Something needs to be done.
”They need to go back and do it properly,” he says.
P. J. Clarke is another who has doubts.
He lives just down the road from Ms Penwarden and Mr Onley in Waitati, and was on the trust from 2011-2012.
He has a master’s degree in environmental science from the University of Otago and has previously worked as a Ministry of Fisheries forensic scientist.
He, too, was unimpressed with the ecological reports.
”I described [the ecological analysis] as once over lightly, and it’s barely that. It’s trivial,” he says.
”It’s just not done in the depths you’d expect.
”And if the wind analysis is of a similar quality to the ecological analysis … you should be deeply sceptical of it.”
He is not the only former trustee who has since come out against the project.
Waikouaiti Coast Community Board member Geraldine Tait was on the trust in 2010 and helped Mr Ryan organise the anti-wind-farm meeting last November.
Jenny McDonald also opposes the project.
She was on the trust for three years, from 2011-2014.
And like Ms Penwarden, Mr Onley, and Mr Clarke, Dr McDonald says she approves of renewable energy projects in principle and enjoyed her time on the trust.
But, eventually, her growing doubts about the viability of the project drove her to leave.
Throughout her time as a trustee, she says, she was concerned about two main things: the wind data, and the consultation.
Masts had gone up to measure wind speeds at the top of the hill, but the analysis has not been sufficient, she says.
”My perception … was that the drive to get windmills specifically on Porteous Hill seemed, to me, to be stronger than the evidence we had to support that.”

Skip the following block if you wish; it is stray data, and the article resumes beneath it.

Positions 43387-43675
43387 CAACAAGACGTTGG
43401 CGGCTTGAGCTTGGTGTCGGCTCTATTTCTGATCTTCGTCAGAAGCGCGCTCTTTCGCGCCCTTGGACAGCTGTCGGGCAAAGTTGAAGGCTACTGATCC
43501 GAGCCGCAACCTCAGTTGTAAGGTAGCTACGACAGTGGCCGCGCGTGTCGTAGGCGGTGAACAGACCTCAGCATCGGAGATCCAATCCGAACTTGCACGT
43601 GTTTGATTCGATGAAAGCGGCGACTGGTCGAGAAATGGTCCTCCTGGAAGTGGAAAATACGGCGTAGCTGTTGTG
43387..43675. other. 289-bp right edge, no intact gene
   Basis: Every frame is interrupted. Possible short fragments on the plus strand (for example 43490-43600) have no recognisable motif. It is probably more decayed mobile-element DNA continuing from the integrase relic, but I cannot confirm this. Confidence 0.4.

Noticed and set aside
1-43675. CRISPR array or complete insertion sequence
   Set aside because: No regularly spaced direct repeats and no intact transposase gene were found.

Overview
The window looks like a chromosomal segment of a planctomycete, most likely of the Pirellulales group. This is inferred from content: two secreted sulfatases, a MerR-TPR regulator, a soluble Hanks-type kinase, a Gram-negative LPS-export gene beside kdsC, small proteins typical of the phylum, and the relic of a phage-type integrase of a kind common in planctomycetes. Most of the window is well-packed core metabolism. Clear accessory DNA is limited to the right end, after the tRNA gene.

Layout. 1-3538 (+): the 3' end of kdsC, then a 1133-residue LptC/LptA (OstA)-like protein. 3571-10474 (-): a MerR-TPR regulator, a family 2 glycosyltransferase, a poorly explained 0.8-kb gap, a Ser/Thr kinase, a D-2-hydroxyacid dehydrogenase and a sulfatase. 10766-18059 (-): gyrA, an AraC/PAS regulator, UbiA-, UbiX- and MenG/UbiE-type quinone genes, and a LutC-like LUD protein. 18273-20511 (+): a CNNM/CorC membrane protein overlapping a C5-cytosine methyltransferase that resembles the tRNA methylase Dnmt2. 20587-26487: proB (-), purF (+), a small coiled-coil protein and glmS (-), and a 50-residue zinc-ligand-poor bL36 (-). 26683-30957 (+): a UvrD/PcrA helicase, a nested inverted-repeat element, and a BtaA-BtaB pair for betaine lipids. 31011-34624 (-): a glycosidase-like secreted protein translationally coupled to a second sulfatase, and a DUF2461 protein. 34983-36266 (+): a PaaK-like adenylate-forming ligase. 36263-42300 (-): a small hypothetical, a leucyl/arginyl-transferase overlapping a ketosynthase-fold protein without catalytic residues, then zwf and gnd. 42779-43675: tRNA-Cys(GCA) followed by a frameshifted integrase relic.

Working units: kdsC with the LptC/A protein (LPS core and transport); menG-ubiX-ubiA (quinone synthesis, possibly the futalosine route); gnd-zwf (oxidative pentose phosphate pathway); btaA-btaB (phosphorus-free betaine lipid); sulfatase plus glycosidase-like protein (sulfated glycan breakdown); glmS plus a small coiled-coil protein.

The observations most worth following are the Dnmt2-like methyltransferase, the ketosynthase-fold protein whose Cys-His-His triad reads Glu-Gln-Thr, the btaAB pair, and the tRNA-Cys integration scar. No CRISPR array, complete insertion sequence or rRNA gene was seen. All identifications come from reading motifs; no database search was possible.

And Dr McDonald, like Ms Penwarden, was also concerned about the consultation process.
”BRCT was very good at putting information out there, promoting the project, I think what it was less good at was actually listening to – and really engaging in a meaningful way – with people in the community.”
During her time on the trust, Dr McDonald says, she raised both issues numerous times.
But she never felt they were adequately addressed.
So when the time came, Dr McDonald – like Mr Clarke – decided to submit against the wind farm, a project she had been involved in for three years.
The evidence is just not there, she says.
At least, not as far as she can tell.
• It is a stiflingly hot day when Scott Willis and I sit down in BRCT’s cramped offices on the campus of Waitati School.
Mr Willis is a former BRCT trustee and now works as the trust’s manager. People sometimes refer to the Blueskin Bay wind-farm project as ”Scott’s wind farm”.
But Mr Willis shoots that down quickly.
It is not his project, he says.
He is just the project manager of the trust’s company, Blueskin Energy Ltd.
He shifts his weight forward and back in his kneeling chair as he listens and reacts to what critics of the project have said.
Later he will write an email describing our interview as gruelling: ”You appeared to want to find some scandal”.
Mr Willis, to his credit, has a response to every criticism levelled against the wind farm project.
Porteous Hill is a class II site for a wind farm, that is true, he says.
And so what?
”Yes, it’s not a fantastic wind resource. We agree with that,” he says.
”It’s an adequate wind resource. The fact is that it will reduce emissions locally … Porteous Hill has wind. And it’s close to transmission. It’s close to the community. It’s visible. It has high community acceptability through all of our community engagement.”
It is worthwhile to produce more renewable energy in the South Island, Mr Willis argues, because it helps to offset consumption of fossil fuel energy in the north.
He cites an analysis conducted by former trustee and energy expert Emeritus Profressor Gerry Carrington that found the wind turbines would offset greenhouse gas emissions to the tune of 966 tonnes a year.